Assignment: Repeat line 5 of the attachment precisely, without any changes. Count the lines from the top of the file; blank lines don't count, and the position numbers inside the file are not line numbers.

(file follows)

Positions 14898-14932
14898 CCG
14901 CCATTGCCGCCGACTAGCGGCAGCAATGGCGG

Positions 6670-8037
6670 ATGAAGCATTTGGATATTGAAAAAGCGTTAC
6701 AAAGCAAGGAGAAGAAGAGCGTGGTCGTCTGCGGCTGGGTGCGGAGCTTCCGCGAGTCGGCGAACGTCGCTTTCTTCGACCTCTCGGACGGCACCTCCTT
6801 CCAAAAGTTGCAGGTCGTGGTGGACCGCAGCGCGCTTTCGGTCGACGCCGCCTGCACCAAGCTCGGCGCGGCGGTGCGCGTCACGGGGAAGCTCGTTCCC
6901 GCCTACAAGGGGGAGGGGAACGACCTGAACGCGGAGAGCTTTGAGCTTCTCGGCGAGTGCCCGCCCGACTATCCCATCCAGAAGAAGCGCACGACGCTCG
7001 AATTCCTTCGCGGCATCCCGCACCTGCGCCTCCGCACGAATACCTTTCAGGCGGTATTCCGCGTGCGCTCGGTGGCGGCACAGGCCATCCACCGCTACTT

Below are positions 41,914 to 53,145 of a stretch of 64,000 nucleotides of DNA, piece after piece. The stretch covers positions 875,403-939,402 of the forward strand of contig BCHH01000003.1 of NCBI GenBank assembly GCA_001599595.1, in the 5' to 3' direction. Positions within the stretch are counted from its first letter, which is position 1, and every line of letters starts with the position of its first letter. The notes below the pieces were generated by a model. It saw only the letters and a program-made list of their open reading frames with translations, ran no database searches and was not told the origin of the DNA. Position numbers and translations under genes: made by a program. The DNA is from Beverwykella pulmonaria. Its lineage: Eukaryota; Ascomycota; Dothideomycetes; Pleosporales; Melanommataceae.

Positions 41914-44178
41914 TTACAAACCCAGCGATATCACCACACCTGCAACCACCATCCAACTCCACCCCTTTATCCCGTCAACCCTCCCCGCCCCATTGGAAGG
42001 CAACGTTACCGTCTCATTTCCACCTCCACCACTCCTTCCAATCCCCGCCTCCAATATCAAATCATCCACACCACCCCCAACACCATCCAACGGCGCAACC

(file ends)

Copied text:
6670 ATGAAGCATTTGGATATTGAAAAAGCGTTAC